The gay marriage debate is complex, to say the least. Bitter, emotional, and controversial are just a few words that can be used to describe it. In 2004, Massachusetts became the first state to legalize same sex marriage; since then twelve states have approved gay marriage (Shapiro). Even though some states have decided to legalize same sex marriage others are standing firm on constitutional amendments that ban it. Deciding whether or not gay couples should be allowed to marry is drawing passion from both sides of the issue. Everyone has an opinion, and no one seems willing to compromise.
Is it right that heterosexual couples can marry but homosexual couples cannot? Well, it depends on the individual answering the question. Those who respond to the question from a biblical view would say yes. Expressing that God created man first and then he created the woman so that man would not be alone; thus the union of marriage has been formed since the beginning of creation; ordained by God. Someone responding from a legal viewpoint would argue that gay couples should have the right to marry and that denying them the right to do so is unconstitutional.
Tackling issues of equality, religion, and personal opinions makes it quite a challenge for lawmakers that are trying to figure out a way to please individuals on both sides of the issue. The debate for the most part stems from two very different opinions. La Shawn Barber, author of “Interracial Marriage: Slippery Slope?” opposes same sex marriage and strongly believes that marriage should be between a man and a woman. Andrew Sullivan, author of “The Right's Contempt for Gay Lives” supports same-sex marriage and believes that any two people that want to be married should be allowed to do so, regardless of one’s sex.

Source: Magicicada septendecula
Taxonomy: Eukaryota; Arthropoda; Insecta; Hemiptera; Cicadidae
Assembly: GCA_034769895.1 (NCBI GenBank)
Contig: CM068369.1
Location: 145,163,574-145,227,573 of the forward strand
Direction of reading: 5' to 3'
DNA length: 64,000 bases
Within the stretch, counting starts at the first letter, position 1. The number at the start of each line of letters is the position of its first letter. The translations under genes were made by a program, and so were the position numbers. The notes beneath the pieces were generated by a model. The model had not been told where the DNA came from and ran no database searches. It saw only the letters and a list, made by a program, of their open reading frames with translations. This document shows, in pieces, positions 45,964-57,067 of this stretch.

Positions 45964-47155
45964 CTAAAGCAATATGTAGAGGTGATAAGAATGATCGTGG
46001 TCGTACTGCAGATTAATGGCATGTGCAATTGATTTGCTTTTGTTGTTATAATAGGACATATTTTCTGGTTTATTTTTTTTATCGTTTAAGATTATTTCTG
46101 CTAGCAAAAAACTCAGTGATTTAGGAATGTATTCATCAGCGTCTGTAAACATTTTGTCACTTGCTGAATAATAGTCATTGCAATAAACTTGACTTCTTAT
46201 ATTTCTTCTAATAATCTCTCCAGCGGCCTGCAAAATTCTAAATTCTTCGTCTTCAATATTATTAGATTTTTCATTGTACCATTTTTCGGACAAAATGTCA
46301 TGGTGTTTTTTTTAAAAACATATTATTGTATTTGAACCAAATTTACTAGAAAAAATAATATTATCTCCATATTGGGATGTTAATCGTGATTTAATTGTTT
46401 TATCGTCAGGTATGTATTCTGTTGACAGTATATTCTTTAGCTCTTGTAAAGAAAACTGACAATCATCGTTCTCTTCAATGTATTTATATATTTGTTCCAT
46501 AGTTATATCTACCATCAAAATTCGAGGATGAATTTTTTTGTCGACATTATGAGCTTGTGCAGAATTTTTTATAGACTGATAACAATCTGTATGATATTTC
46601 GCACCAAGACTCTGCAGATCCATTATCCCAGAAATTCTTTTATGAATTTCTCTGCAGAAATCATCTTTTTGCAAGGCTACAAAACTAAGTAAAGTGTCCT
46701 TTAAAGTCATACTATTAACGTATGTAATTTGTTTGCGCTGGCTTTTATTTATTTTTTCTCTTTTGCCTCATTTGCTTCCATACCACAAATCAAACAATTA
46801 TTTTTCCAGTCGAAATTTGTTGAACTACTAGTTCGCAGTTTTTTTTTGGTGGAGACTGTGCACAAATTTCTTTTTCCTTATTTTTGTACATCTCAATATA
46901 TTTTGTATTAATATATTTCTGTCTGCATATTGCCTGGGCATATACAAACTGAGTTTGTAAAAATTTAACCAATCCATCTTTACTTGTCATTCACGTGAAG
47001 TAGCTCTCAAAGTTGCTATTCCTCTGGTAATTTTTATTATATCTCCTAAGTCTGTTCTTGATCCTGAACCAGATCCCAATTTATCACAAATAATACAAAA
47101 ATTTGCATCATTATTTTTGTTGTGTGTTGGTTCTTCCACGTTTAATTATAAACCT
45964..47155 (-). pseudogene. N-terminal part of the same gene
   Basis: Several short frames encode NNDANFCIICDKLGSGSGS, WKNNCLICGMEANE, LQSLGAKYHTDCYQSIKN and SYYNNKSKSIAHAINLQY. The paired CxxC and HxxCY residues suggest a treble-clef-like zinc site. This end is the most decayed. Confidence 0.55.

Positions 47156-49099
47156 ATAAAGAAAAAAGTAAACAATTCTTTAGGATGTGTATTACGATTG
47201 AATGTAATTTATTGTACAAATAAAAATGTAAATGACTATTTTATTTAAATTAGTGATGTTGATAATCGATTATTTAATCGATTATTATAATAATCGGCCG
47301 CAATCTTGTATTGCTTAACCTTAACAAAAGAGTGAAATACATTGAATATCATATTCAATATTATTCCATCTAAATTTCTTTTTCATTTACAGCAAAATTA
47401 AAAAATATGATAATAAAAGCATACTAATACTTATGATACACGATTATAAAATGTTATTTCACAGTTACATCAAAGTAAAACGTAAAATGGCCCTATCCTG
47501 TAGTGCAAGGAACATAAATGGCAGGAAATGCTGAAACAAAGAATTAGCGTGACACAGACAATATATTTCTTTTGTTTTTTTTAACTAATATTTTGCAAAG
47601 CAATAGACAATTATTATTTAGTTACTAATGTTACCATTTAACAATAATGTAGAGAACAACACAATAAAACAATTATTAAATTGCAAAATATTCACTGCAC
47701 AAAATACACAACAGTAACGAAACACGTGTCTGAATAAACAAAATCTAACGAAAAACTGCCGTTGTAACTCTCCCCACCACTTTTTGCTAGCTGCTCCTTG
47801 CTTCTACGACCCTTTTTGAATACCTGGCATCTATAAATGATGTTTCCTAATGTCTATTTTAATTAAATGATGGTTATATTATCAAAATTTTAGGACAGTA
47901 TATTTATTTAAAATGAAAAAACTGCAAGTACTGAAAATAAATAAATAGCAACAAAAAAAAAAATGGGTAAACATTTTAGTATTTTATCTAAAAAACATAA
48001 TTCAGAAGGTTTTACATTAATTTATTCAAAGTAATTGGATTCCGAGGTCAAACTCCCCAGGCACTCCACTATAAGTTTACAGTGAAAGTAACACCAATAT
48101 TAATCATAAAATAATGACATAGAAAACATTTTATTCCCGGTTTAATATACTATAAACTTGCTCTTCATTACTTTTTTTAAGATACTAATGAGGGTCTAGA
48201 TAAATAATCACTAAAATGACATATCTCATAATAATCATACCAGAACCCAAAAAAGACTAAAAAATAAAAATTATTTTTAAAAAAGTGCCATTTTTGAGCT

Supporters of same-sex marriage are seeking marriage equality in all states. They argue that homosexual couples want to be able to stand before family and friends and be legally married under the protection of the law just as heterosexuals do. Why are civil unions not enough? Supporters of same-sex marriage have compared “civil union” laws to “Separate but Equal” laws. They argue that civil unions are not protected under the law the way marriage is. A civil union does not entitle spouses to benefits like Social Security after the death of a spouse; spouses are unable to take time off from work to care for each other, and they have no say in life and death situations (Ayres). Supporters argue that allowing heterosexual marriages protection and benefits under the law while denying homosexual couples the same protection, because of moral opinions is discrimination.
If you ask those who are against same sex marriage how...